Kenner, 1993 (Series I)
Kenner, 1994 (Series II)
Hasbro, 1993 (Series I)
Hasbro, 1994 (Series II)
In 1993 Kenner Parker received license from Amblin Entertainment to
manufacture toys for the blockbuster hit film Jurassic Park. Just like
the movie, the toys themselves quickly made history. Unequivocally one
of Kenner's most successful lines, the toys generated massive sales,
and flew from store shelves like no other. The action figures were,
at the time, revolutionary, rendering them the talk of the toy industry,
and proving once and for all that there is a reason for every success.
Of all the toys to be released for the Jurassic Park line (easily recognized
thanks to the JP logo) none were as impressive as the larger dinosaur
figures. Using innovative molding techniques to create amazingly realistic
skin textures, coupled with incredible paintjobs, Kenner managed to
create instant classics. To this day, many fans and collectors alike
regard the originals as the best, and perhaps most beautiful.
The toy-line was split into two series; the first being released from
March through December, and the second from January through October
(coinciding with the release of the motion picture to home video). Series
I was released nearly worldwide, but unfortunately due to constraints
the second series was, for the most part, a United States exclusive.
On top of that, series II was released in much smaller numbers, and
therefore these toys are not as common.
Five human figures were released in series I; each approximately 4
inches in height, and articulated at the neck, arms, hips and legs.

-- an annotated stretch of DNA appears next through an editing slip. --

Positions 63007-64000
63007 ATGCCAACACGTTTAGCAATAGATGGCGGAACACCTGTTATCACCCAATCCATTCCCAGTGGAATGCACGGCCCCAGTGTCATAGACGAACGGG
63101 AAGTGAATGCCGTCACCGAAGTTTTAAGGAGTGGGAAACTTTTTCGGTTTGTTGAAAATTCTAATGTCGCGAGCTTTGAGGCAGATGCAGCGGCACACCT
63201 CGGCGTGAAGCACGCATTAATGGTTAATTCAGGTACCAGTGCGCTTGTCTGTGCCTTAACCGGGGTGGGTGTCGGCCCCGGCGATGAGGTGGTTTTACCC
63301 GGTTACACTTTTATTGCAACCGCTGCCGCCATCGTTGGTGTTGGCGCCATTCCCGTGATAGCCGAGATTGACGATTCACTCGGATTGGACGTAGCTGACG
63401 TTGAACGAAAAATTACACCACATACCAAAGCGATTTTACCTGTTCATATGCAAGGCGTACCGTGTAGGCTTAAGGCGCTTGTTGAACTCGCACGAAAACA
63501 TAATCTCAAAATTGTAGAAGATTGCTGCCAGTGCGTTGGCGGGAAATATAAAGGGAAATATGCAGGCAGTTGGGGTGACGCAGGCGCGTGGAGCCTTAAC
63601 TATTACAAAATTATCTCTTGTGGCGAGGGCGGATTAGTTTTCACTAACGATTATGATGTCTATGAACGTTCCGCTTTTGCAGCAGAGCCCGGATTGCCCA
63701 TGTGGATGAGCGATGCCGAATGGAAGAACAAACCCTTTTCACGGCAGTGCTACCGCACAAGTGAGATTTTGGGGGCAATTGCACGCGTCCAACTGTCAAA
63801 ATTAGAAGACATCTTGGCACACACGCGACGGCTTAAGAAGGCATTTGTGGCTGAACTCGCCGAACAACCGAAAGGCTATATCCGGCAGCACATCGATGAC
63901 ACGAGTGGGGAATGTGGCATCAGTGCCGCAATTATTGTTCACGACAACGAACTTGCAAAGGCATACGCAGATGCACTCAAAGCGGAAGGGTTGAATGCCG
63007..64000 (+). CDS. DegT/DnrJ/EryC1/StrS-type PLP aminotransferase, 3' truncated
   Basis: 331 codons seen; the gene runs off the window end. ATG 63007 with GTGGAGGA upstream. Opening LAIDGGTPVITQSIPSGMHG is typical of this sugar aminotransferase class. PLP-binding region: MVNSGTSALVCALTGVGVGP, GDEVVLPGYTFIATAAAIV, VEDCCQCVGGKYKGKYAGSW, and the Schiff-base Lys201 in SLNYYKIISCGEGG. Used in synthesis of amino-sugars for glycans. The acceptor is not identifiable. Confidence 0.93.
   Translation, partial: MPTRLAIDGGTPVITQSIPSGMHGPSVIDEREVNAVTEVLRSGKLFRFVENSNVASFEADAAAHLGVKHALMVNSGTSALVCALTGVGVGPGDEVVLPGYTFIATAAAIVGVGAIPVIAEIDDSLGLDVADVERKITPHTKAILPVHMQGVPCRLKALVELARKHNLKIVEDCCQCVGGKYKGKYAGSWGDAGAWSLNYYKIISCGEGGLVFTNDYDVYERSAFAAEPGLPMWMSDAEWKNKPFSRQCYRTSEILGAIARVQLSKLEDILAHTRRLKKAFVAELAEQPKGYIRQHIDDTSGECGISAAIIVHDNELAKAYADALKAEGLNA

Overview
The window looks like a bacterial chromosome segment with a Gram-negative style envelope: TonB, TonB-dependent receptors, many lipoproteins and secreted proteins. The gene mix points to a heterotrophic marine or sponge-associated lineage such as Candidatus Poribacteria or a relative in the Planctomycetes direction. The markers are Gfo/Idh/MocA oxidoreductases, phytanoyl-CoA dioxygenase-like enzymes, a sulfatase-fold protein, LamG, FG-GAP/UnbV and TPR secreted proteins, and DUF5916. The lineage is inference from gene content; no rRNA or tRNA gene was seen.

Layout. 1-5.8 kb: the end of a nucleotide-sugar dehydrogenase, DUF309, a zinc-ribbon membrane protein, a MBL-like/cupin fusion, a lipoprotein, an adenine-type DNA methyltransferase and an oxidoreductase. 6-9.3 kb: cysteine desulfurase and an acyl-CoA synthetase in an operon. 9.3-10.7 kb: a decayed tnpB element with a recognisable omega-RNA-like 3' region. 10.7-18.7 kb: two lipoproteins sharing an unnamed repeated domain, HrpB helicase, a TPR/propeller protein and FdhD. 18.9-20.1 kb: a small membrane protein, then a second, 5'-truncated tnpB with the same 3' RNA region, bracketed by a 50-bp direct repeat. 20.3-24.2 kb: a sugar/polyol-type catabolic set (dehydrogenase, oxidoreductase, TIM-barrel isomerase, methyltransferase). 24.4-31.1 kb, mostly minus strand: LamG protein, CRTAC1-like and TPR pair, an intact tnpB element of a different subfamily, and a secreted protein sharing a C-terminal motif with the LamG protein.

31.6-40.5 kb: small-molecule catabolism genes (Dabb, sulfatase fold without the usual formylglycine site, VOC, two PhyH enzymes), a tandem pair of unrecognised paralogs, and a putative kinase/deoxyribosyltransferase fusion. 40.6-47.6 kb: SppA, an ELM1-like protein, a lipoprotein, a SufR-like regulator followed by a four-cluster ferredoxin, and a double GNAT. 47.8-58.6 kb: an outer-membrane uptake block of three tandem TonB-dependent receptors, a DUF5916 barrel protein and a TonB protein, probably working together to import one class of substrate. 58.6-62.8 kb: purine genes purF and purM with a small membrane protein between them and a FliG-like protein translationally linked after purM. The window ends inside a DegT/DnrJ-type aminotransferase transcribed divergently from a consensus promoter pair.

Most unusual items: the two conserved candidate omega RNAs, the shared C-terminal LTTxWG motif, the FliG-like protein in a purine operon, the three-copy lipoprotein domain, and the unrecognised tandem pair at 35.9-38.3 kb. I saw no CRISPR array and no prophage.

Although their likeness was not all that great, the toys were still
topnotch thanks to excellent craftsmanship. Each toy came with a weapon,
a collector's card sporting Brain Franczak's artwork, and a small dinosaur
hatchling. The five figures were later re-released in 1994, and redesigned
to resemble the actors from the movie a great deal more.
With the second wave of toys to hit retailers came an additional twelve
human figures. Each came with completely new collectors cards featuring
fun dino-facts, (the artwork was switched to real-life movie stills)
and new PVC dinosaurs. Some were simple updates to previous toys, while
five others were an entirely whole new concept. These were dubbed 'Dino
Trackers' and 'Evil Raiders'. None of the humans included in this line
appeared in the film, and evidently they were only produced to add to
the overall fun factor of the toys.
Just like the dinosaurs were the main focus of the movie, the dinosaur
figures were also the main attention drawers of the toyline. Luckily,
in their creation Kenner Toys took into account that some people are
allergic to a natural rubber called latex. This was commonly used to
construct everything from toothbrushes to toys. In regard for kids'
safety, Kenner decided to make their toys entirely of polyester fiber.
This would ensure the products were safe to play with.
Eleven dinosaur figures were released in series I, and an additional